*Vice Palace: The Last Cockettes Musical Thrillpeddlers' Hypnodrome, 575 10th St; (800) 838-3006, $30-35. Fri-Sat, 8pm; Sun, 7pm. Through July 31. Hot on the high heels of a 22-month run of Pearls Over Shanghai, the Thrillpeddlers are continuing their Theatre of the Ridiculous revival with a tits-up, balls-out production of the Cockettes' last musical, Vice Palace. Loosely based on the terrifyingly grim "Masque of the Red Death" by Edgar Allan Poe, part of the thrill of Palace is the way that it weds the campy drag-glamour of Pearls Over Shanghai with the Thrillpeddlers' signature Grand Guignol aesthetic. From an opening number set on a plague-stricken street ("There's Blood on Your Face") to a charming little cabaret about Caligula, staged with live assassinations, an undercurrent of darkness runs like blood beneath the shameless slapstick of the thinly-plotted revue. As plague-obsessed hostess Divina (Leigh Crow) and her right-hand "gal" Bella (Eric Tyson Wertz) try to distract a group of stir-crazy socialites from the dangers outside the villa walls, the entertainments range from silly to salacious: a suggestively-sung song about camel's humps, the wistful ballad "Just a Lonely Little Turd," a truly unexpected Rite of Spring-style dance number entitled "Flesh Ballet." Sumptuously costumed by Kara Emry, cleverly lit by Nicholas Torre, accompanied by songwriter/lyricist (and original Cockette) Scrumbly Koldewyn, and anchored by a core of Thrillpeddler regulars, Palace is one nice vice. (Gluckstern)

What Mamma Said About Down There SF Downtown Comedy Theater, 287 Ellis, SF; $15. Thurs-Sat, 8pm. Through August 20. Sia Amma returns with her solo comedy.


Down a Little Dirt Road Berkeley City Club, 2315 Durant, Berk; $15-30. Thurs/30-Sat/2, 8pm; Sun/3, 5pm. A naturalistic family portrait twists itself into a supernatural love knot in Erin Marie Bregman's first full-length play Down a Little Dirt Road, directed by Molly Aaronson-Gelb. Dad (Anthony Nemirovsky), an earthquake researcher, has moved his family to Parkfield, Calif. for work, but Mom (Lisa Morse) is not with them. Did she die in a plane crash on September 11? Did she vanish into another dimension? Daughter Alice (Alona Bach) has plenty of theories to share, each more earnestly improbable than the last. She is also plagued with recurring nightmares, an unsettling trait she shares with her father. Together they dream of wandering, lost, in a shadow realm, gradually revealed to hold the shade of the missing mother, trying desperately to get back to her daughter while a menacing authority figure (Ryan Tasker) tries to literally pry her memories away. Alona Bach delivers a guileless, pitch-perfect performance as Alice, and her relationship with her stage parents is comfortable and genuine. Berman is clearly playing with the convention of the family-oriented horror story, much like the referenced Roald Dahl classic The Witches, but the ghostly elements prove somewhat problematic in terms of staging and clarity, and while there are a few moments with some serious spine-tingling potential, the overall effect is somewhat flat. (Gluckstern)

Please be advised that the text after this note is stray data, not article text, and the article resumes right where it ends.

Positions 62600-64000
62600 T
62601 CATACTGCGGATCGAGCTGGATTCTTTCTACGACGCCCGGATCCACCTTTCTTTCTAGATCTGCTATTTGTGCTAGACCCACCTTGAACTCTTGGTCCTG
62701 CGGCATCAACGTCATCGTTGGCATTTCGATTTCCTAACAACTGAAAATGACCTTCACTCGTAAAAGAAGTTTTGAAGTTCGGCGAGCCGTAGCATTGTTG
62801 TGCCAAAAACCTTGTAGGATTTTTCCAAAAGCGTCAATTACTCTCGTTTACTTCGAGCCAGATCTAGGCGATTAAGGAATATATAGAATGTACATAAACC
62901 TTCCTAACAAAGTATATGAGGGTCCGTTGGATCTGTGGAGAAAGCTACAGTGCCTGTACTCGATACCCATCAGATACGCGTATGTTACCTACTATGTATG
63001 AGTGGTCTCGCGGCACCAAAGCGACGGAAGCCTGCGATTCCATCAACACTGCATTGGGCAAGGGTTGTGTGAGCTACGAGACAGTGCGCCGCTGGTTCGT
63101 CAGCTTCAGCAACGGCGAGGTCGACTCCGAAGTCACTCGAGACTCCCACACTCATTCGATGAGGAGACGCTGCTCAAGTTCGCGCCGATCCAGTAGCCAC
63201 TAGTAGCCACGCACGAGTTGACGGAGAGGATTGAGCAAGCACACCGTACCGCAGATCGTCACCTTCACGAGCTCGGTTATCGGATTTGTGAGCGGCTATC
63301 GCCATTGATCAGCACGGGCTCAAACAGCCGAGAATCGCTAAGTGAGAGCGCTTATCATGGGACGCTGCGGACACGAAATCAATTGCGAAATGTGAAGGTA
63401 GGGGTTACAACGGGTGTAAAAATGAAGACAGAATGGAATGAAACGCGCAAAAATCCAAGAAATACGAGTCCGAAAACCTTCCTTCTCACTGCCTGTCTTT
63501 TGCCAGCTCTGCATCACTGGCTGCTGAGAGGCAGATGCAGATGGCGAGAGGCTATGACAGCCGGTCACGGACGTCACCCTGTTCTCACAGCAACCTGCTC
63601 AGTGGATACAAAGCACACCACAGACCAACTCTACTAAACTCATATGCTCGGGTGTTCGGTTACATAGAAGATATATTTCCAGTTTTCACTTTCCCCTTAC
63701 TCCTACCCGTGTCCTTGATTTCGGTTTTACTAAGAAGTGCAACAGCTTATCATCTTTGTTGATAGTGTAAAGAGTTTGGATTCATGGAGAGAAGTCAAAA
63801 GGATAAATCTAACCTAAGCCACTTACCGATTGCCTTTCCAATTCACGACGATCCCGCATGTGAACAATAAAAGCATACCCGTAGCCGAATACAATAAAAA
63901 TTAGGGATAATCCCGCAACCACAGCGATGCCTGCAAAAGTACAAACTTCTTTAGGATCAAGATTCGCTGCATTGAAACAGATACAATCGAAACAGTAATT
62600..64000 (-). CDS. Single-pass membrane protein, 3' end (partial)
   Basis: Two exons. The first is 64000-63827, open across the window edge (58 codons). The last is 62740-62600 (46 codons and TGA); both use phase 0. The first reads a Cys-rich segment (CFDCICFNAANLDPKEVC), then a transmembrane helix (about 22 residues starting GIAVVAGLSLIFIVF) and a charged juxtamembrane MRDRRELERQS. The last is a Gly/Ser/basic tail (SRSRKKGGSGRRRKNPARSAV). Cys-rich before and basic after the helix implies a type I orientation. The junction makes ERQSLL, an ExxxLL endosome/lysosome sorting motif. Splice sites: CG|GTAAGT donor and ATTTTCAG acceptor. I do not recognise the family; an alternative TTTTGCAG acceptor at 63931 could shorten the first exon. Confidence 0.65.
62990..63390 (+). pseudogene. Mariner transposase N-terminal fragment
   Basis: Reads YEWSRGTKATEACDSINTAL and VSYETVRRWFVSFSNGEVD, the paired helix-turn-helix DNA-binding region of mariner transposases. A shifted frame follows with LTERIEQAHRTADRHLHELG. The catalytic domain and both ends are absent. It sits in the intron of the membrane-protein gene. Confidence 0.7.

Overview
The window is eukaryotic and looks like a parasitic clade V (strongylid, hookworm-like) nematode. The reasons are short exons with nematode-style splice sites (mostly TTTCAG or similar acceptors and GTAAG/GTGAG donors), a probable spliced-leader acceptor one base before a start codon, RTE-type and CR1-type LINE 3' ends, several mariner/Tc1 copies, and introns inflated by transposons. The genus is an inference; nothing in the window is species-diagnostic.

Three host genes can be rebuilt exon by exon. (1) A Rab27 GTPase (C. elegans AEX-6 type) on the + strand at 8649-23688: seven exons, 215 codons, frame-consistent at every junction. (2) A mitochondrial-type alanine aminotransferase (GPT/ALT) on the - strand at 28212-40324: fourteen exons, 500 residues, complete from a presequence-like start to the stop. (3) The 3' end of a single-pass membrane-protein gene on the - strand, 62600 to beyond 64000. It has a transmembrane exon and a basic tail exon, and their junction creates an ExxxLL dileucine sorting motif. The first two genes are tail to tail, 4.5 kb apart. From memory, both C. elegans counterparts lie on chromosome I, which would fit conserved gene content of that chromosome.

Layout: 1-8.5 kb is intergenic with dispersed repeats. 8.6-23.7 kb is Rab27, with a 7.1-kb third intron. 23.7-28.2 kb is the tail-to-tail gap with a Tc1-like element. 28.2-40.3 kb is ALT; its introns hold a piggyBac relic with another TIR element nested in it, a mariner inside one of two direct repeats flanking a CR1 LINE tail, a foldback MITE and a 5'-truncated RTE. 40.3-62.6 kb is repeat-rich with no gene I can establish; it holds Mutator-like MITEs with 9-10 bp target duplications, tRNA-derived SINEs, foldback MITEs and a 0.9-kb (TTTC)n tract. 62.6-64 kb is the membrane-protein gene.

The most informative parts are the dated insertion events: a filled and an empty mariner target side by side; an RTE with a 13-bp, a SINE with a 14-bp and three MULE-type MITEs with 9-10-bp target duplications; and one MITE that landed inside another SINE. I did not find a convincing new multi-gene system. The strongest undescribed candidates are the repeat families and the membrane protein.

East 14th: True Tales of a Reluctant Player Marsh Berkeley, 2120 Allston, Berk; $20-50. Sat, 8:30pm; Sun, 7pm. Through Aug. 7. Don Reed's hit solo comedy receives one last extension before Reed debuts his new show (a sequel to East 14th) in the fall.